City staff says construction on the widening of University Boulevard is scheduled to begin this September after months of delay.
The city of Odessa bought about $1.47 million worth of property along University Boulevard, which Traffic Operations Superintendent Hal Feldman said has been demolished to make room for the widening of the roadway. Right now, he said, utility and cable companies are relocating their cables from old poles to new poles out of the way.
“All that is supposed to be done so we can start construction in September,” Feldman said.
The original completion date for this project, which will widen the road to five lanes and straighten a curve near the YMCA, was initially expected to be completed by summer of 2020. But Feldman is unsure of the completion date now. The project is broken down into two phases–the first phase being from Andrews Highway to Maple Avenue, and the second phase being from Maple Avenue to Grandview Avenue.
“We’re estimating a year of each phase, but I don’t know if construction will actually go quicker since we have moved fences and trees and all the obstructions,” Feldman said.
The construction is the last phase of the project before completion, Feldman said, following the acquisition and demolishing of properties along the roadway. University Boulevard will remain open during construction, but with fewer lanes and a reduced speed limit.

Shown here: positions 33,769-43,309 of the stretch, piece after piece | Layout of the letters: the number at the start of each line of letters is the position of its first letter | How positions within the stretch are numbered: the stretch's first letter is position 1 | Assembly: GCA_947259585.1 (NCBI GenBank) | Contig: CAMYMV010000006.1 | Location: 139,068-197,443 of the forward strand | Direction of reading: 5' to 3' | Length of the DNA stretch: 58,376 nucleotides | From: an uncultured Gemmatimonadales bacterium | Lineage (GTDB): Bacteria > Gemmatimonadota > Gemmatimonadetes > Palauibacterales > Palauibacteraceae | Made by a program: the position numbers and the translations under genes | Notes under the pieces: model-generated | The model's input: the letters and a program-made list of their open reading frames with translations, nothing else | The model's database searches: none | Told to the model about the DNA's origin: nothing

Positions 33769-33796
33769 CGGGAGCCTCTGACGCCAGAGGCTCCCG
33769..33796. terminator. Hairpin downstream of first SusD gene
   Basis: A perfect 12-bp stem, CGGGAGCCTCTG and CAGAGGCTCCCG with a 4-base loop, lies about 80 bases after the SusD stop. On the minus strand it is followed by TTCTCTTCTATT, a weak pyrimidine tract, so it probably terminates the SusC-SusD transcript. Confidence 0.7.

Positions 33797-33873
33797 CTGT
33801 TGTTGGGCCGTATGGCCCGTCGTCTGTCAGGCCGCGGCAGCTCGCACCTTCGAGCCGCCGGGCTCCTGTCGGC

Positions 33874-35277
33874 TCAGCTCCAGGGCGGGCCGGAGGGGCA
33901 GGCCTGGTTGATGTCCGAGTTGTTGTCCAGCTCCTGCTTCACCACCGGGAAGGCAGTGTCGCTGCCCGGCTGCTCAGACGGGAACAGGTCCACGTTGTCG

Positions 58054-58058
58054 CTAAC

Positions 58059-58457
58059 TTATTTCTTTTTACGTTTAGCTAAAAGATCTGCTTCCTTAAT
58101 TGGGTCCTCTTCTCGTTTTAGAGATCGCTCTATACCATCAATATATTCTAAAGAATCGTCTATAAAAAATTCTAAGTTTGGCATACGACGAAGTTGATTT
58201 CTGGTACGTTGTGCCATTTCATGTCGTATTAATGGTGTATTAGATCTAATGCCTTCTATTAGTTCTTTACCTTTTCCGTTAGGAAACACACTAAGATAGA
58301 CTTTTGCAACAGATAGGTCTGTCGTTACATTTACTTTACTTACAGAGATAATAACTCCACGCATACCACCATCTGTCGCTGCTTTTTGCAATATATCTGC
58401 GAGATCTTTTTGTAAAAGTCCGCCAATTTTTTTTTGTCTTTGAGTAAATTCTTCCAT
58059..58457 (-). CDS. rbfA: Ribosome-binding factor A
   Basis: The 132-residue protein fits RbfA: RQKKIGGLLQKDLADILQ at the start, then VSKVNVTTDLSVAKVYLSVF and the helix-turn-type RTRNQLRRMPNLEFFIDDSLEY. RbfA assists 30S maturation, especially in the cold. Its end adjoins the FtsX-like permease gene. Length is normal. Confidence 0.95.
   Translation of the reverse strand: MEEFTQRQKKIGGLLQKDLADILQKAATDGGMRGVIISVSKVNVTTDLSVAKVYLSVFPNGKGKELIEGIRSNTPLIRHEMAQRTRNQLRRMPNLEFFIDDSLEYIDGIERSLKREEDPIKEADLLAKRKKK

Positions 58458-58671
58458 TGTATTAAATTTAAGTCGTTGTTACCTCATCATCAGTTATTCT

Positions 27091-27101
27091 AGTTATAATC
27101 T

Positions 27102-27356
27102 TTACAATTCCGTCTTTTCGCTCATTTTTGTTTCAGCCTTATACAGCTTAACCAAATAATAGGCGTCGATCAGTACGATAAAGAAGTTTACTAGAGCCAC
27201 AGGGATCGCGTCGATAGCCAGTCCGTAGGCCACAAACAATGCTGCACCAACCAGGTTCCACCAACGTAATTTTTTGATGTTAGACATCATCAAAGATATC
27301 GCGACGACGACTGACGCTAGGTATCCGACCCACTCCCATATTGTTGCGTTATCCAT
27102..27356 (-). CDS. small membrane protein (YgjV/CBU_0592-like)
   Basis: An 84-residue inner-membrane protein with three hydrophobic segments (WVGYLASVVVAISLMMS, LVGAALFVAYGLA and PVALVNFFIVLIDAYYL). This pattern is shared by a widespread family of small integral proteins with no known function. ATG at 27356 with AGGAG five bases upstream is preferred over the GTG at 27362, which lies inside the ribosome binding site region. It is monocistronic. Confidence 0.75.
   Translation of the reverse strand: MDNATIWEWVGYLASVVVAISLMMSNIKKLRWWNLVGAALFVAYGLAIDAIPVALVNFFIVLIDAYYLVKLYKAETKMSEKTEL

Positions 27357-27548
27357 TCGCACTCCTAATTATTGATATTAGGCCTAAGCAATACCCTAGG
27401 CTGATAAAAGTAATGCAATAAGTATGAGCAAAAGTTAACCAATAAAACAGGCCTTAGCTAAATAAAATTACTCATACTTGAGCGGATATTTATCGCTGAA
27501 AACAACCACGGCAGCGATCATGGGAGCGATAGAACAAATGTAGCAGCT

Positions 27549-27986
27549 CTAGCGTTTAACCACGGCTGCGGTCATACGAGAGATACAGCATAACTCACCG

This project is taking longer than expected. Construction had initially been scheduled to begin several months earlier, but Feldman said they had issues receiving bids from construction companies.
"The first time we went out to get bids for a contractor, we had no one submit a bid for the project,” Feldman said. “So that delayed us several months and so then we went out a second time and then Reece Albert is the contractor for the job.”
Council members awarded the project to Reece Albert at a construction cost of $13,966,063 in April. This was about $3 million more than they expected at the time due to the costs being higher than they originally estimated four years ago.
Public Works Director Tom Kerr said the total cost of the project would be about $22,580,599, including the costs of engineering, land acquisition and previous construction.
This is being paid for out of a previous public works bond the city issued in 2013, similar to the certificate of obligation they are looking at now to take on about $93 million in debt for other large projects, including additional roadway improvements.